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County may limit airstrip use to club

Staff writer

Membership in a private club could be required for model airplane enthusiasts to use a paved airstrip on public property at Marion County Lake.

County counselor Susan Robson recommended Monday that commissioners require membership in the Academy of Model Aeronautics instead of imposing other regulations. While on public property, the airstrip is near private homes and the county airport.

“Apparently, everybody who’s a member of the AMA already has liability insurance, already has agreed to follow all of these rules,” Robson said. “So it was their recommendation, and it would be my recommendation to you, that we post something there that says you are not allowed to fly here unless you are a member of the AMA.”

Members also carry membership cards, and Robson suggested having users check-in and the county make a copy of the card. She said the question remains of who would check in pilots.

“That seems to be a lot less paperwork and a lot easier if we just say you have to be a member of AMA,” Robson said.

The AMA is the world’s largest model aviation association. Dues are $75 for most adults, but membership includes $2.5 million in personal liability insurance coverage.

A Newton-based club with 37 members is the nearest to the county lake, based on the AMA website’s list of charter clubs.

Robson said her recommendation came after discussions with model airplane enthusiast Lindley Slifer and representatives of the Academy of Model Aeronautics.

She said the group would like the county to rename the airstrip “Lakeview RC Airport” and post a sign. Commissioner Kent Becker said the group should pay for the sign itself.

A decision was postponed because commissioner Dianne Novak was absent.

Becker and commissioner Randy Dallke directed Robson to notify the county airport of the model airstrip, due to their proximity to each other.

Commissioners met with park and lake superintendent Bryan Metz behind closed doors for 10 minutes to discuss personnel performance.

Becker said he attended a recent wedding at the lake where the grass was mowed short. Metz said he mowed the grass, which he cut shorter than normal, at the request of the wedding party.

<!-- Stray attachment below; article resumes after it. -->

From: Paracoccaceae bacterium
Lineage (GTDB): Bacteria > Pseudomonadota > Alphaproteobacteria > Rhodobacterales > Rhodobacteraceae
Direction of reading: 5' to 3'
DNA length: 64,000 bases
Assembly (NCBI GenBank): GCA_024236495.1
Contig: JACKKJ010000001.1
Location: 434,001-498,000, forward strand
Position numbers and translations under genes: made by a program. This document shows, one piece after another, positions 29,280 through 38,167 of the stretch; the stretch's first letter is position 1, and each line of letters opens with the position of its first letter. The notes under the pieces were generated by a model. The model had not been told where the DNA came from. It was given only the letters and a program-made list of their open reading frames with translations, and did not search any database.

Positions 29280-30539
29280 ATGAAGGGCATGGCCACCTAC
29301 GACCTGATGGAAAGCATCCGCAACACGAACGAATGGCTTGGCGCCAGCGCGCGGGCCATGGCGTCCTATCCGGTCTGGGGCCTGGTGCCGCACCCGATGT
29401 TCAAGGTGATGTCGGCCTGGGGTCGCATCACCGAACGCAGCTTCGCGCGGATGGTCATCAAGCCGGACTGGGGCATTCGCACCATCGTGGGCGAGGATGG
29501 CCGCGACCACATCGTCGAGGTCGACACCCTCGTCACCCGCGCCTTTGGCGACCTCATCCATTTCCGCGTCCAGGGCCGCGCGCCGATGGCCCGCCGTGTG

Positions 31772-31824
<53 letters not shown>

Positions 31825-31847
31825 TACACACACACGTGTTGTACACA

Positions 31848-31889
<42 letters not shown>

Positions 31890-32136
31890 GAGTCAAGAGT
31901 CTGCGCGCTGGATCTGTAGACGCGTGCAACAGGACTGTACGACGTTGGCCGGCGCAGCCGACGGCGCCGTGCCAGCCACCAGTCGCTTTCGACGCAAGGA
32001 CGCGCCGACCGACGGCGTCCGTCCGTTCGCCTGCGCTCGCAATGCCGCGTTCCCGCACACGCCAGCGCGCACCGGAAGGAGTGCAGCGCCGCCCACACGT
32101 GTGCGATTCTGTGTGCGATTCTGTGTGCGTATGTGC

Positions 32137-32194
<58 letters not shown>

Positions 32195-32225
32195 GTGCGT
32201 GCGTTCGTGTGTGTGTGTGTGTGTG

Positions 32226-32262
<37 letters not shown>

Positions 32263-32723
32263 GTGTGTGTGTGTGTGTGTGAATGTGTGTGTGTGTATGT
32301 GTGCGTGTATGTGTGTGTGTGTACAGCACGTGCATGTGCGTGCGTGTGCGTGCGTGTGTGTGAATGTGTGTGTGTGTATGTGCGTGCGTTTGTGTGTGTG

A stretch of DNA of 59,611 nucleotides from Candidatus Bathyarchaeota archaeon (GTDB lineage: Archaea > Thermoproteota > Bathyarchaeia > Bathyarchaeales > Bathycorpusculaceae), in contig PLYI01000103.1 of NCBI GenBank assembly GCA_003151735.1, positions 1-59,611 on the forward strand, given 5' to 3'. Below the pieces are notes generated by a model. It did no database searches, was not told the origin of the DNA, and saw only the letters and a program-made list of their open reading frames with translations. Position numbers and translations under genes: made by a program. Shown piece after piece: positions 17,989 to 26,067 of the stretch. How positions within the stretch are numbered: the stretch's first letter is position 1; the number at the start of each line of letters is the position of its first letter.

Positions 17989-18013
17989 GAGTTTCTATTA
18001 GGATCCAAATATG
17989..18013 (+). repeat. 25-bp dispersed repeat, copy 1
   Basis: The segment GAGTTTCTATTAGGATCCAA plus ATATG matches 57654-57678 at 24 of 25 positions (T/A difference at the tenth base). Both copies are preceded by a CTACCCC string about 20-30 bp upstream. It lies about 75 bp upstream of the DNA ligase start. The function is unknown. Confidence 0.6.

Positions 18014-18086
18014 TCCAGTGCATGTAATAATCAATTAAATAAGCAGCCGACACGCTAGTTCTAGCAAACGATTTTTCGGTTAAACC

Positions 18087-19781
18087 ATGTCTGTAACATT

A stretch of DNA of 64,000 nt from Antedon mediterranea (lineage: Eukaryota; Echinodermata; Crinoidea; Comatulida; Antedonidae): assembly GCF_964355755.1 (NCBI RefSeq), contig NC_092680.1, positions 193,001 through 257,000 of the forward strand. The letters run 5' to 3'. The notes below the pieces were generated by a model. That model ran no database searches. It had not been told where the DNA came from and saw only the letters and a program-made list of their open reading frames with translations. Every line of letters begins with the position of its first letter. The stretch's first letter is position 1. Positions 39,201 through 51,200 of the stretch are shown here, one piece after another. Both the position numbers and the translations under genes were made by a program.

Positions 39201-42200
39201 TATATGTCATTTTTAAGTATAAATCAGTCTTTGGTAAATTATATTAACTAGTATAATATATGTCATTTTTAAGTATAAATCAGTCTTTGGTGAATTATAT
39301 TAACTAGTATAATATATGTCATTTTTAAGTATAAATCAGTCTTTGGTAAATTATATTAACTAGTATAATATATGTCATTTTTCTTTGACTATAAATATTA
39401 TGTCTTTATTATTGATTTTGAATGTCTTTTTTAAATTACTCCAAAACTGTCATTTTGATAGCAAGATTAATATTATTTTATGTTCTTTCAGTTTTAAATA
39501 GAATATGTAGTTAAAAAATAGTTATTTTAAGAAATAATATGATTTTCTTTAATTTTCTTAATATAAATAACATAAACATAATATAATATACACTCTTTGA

“Because of the season ending and the grass wasn’t growing as quick, we did the actual cutting area, but she wanted it more,” Metz said.

Metz said the county was not compensated for the additional work, which was performed late Friday for the Saturday wedding.

Becker estimated the area cut was about an acre. He said the wedding party should have made a donation for the cost of labor.

“The next time someone asks you to do something to that effect, do we ask for a donation toward the lake, or is there a standard charge for doing something?” Dallke asked Metz.

Dallke followed up his question by stating that he does not want people to respond to a charge or requested donation by saying their tax money should be used.

In other action:

  • Road and bridge supervisor Jesse Hamm, engineer Darin Neufeld of EBH Associates, and Tanner Yost of Kirkham Michael discussed 330th Rd. construction and working with wind farm developer Tradewind Energy on haul routes and other issues.
  • Work on 330th Rd. will likely include grading of a hill near the intersection with Eagle Rd. to provide better visibility to drivers.
  • Commissioners met in closed session for 5 minutes to discuss personnel performance, 5 minutes to discuss potential litigation, and 10 minutes for preliminary acquisition of property. No decisions came from any of the closed sessions.
  • Accountant Scot Loyd will present on the county budget, including cash balances and reserves, at 6:30 p.m. Oct. 19 at the city’s basement meeting room in anticipation of too many attendees to fit in commission chambers at the courthouse.
  • Commissioners closed property at 207 Vine St. in Peabody, which Spencer said was picked up at the last tax sale and the county still owns. Becker suggested working with local firefighters to burn any structures down as a training exercise.
  • Arron Slater moved from part-time to full-time deputy sheriff, a raise from $12 to $17.02 per hour. The county must reimburse Peabody, Slater’s former employer, for police academy training because he was at the department less than a year.

“It’s still less expensive than if we would have hired him and sent him to school,” county clerk Tina Spencer said.

“Sometimes our small towns seem to be a starting place for a lot of officers,” Dallke said.

  • Metz said about $1,700 was raised by Saturday’s chili cook-off to go toward park and lake improvement.
  • Mike Beneke suggested splitting a full-time information technology position with another county to save costs.

Last modified Oct. 12, 2017

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